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Should Apple be forced to abandon the Lightning connector and switch to USB?

The European Commission is considering forcing Apple to dump the Lightning connector and adopt the USB standard along with all other manufacturers. Let's take a look at the arguments for and against such a move.
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1 of 12 Adrian Kingsley-Hughes/ZDNet

Lightning is a good, solid connector

When Apple first unveiled the Lightning connector I have to admit that I was more than a little skeptical.

But after using it for almost six years I have to say that it's a solid connector. In that time I've never had a problem with the socket or the connector itself on any device (the cables themselves, now that's another matter.

I find it to be far more robust than the USB-C connector. I can't remember how many USB-C connectors I've accidentally damaged or crushed.

Lightning is a good, solid connector
2 of 12 Adrian Kingsley-Hughes/ZDNet

Lighting is more compact that USB-C

USB-C connectors are chunky, far bulkier than the Lightning connector. That bulky connector might be at home on a laptop, but it feels gigantic on a smartphone.

This is a non-issue
3 of 12 Adrian Kingsley-Hughes/ZDNet

This is a non-issue

The European Commission's concern is that the differing charging standards is generating additional e-waste. But things are very different these days compared to how things were back in 2009 when the EU last stepped in to try to standardize chargers.

These days chargers are standardized, making use the USB standard, and it's only the cable that we plug into the charger that's the issue. Gone are the days of chargers with integrated cables.

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4 of 12 Adrian Kingsley-Hughes/ZDNet

Does the iPhone even need a cable?

Why doesn't Apple just ditch Lightning and make the iPhone 100 percent wire-free, moving over to wireless charging and wireless connectivity to other devices over Wi-Fi and Bluetooth? It means one less port to have to fit (and find room for), one less hole for dirt, debris, and moisture t get into the device, and a move forward to a wireless future.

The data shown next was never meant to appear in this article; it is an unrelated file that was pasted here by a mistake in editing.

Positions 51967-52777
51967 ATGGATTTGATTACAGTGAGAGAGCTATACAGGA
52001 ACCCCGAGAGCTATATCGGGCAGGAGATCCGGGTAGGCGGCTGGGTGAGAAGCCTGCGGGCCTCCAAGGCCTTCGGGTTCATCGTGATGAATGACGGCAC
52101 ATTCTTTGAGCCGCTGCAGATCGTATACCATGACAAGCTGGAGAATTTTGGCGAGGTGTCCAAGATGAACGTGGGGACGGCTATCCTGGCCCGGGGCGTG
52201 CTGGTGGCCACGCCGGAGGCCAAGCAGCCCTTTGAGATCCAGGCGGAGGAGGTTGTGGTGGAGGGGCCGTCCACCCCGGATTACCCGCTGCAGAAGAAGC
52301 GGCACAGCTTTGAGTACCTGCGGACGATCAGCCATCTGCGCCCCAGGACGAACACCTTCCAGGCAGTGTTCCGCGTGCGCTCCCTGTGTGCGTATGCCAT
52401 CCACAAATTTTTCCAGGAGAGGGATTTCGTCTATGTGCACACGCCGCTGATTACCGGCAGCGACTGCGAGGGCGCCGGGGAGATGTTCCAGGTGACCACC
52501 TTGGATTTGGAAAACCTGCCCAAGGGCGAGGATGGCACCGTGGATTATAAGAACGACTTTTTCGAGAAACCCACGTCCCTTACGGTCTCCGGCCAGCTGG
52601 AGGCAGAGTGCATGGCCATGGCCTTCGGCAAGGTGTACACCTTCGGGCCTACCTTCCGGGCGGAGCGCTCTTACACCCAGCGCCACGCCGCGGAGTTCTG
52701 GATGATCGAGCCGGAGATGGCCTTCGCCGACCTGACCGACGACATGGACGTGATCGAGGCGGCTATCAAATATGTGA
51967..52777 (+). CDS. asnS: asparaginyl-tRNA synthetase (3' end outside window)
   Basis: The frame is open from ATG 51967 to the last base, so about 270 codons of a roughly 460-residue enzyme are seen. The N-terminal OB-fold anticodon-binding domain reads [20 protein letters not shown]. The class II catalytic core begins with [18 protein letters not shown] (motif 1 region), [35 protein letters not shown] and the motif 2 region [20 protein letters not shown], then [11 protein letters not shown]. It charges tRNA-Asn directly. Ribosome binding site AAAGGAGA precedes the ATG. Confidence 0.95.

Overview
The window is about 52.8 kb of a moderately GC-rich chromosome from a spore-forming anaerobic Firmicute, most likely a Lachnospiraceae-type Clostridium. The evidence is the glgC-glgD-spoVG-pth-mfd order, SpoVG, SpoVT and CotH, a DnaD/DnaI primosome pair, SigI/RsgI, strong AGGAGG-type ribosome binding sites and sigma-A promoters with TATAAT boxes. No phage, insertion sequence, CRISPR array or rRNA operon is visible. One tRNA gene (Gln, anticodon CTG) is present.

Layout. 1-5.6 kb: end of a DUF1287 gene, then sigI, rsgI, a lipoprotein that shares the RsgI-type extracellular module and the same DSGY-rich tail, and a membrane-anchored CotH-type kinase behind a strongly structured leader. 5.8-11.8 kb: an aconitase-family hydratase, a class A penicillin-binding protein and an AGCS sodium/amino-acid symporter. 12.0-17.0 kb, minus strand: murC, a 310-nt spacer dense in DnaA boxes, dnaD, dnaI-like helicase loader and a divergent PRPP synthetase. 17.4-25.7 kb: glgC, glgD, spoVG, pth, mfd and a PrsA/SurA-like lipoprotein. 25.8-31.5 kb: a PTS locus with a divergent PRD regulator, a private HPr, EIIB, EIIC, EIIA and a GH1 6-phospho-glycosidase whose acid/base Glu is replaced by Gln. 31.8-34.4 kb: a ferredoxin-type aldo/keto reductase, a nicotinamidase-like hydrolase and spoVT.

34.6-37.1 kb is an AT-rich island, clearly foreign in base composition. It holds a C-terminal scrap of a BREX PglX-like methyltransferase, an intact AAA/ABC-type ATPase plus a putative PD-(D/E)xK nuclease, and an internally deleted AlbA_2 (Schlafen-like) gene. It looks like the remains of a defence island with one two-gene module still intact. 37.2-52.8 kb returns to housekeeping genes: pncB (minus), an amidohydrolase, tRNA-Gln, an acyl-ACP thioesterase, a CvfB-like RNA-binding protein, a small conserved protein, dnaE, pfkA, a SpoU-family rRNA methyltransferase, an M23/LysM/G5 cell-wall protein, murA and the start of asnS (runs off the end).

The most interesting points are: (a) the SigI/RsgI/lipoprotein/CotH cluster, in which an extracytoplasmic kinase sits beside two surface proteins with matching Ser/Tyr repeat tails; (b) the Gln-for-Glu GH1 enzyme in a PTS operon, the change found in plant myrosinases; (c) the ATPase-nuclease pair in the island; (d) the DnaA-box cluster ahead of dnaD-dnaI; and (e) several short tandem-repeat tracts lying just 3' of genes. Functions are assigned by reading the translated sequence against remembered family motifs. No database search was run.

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5 of 12 Adrian Kingsley-Hughes/ZDNet

USB-C cables are cheap

Cheap and plentiful. Far, far cheaper than Apple's official Lighting cable, and cheaper than most MFi-compliant cables too.

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6 of 12 Adrian Kingsley-Hughes/ZDNet

I have a lot of gear that uses Lightning

Not only do I have accessories that use the Lightning connector, but I also have old stuff that used Apple's 30-pin connector that I still use thanks to the 30-pin-to-Lightning converter that Apple made.

Apple making the switch from Lightning to USB would no doubt generate additional e-waste (I doubt Apple would make a 30-pin-to-USB converter for all of us still using older gear).

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7 of 12 Adrian Kingsley-Hughes/ZDNet

USB-C (and for that matter, micro USB) is fragile

I've lost count of the number of connectors I've broken or crushed. Even carrying a cable in a pocket along with a few keys and coins seems risky.

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8 of 12 Adrian Kingsley-Hughes/ZDNet

USB-C connectors are prone to damage from debris intrusion

I've lost a number of cables this way. Again, carrying them in a pocket, or exposing them to sand or grit seems to be the end for them (and it also risks damaging the connector on the device, which is far more expensive to replace than a cable.

Here is a photo of a cable that had been in an industrial environment for only a few weeks.

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9 of 12 Adrian Kingsley-Hughes/ZDNet

Apple makes a micro USB to Lightning adapter

If you're still using your old phone charger and don't want to give up on it (or the cable), Apple makes a micro USB to Lightning adapter. Yeah, at $19 is crazy expensive, but so is everything Apple makes.

USB-C-to-USB-A cables also everywhere
10 of 12 Adrian Kingsley-Hughes/ZDNet

USB-C-to-USB-A cables also everywhere

No USB-C? No problem, just use a regular USB-A port. No compatibility issues whatsoever.

Cheaper accessories
11 of 12 Adrian Kingsley-Hughes/ZDNet

Cheaper accessories

Manufacturers not having to pay apple a licensing fee for the Lighting connector would pave the way for cheaper accessories. But bear in mind that "cheaper" doesn't necessarily mean "better."

Even Apple is shifting to USB-C
12 of 12 Adrian Kingsley-Hughes/ZDNet

Even Apple is shifting to USB-C

Apple's current crop of MacBooks all feature USB-C. If this port is good enough for the MacBook, why not for the iPhone?

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